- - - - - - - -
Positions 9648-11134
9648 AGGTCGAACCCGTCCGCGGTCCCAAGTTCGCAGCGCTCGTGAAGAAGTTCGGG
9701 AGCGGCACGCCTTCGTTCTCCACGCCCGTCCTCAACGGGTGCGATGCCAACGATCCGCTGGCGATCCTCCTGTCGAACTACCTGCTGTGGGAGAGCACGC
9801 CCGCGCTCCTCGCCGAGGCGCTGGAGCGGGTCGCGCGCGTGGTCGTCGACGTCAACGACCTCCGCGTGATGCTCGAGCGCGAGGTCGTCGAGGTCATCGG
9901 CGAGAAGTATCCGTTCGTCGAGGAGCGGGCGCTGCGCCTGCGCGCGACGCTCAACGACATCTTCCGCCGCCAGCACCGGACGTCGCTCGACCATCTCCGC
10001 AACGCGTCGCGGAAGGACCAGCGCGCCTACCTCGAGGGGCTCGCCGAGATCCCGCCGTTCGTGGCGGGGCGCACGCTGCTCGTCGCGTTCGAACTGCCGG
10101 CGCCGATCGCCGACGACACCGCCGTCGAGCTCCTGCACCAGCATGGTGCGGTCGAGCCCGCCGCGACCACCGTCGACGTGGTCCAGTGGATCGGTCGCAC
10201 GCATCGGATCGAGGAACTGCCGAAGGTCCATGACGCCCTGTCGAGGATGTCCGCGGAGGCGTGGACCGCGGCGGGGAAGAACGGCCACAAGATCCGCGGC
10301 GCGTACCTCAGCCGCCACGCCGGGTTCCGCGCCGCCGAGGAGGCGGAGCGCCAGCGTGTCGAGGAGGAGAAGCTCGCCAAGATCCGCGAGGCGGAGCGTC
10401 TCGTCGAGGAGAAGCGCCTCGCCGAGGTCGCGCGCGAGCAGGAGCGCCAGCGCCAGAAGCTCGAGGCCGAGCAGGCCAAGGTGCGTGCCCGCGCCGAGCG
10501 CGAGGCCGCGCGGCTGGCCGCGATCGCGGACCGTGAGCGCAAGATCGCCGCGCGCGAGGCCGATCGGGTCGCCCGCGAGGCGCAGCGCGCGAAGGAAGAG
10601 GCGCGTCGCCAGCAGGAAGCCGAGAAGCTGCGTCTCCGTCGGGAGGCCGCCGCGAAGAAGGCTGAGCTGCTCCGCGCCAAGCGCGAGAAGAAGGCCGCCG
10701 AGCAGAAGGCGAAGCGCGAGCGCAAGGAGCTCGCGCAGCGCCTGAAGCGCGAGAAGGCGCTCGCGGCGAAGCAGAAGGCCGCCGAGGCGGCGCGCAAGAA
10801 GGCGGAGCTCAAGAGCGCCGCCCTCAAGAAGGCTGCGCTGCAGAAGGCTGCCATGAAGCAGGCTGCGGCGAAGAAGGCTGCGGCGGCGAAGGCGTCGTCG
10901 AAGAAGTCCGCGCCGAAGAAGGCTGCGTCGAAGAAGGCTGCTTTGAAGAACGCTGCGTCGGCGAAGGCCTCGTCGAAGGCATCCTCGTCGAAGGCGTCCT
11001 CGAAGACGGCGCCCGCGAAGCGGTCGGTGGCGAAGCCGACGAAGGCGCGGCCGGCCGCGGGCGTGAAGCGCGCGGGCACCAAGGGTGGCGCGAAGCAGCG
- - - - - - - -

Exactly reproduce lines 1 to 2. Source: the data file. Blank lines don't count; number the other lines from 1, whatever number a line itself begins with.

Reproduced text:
Positions 9648-11134
9648 AGGTCGAACCCGTCCGCGGTCCCAAGTTCGCAGCGCTCGTGAAGAAGTTCGGG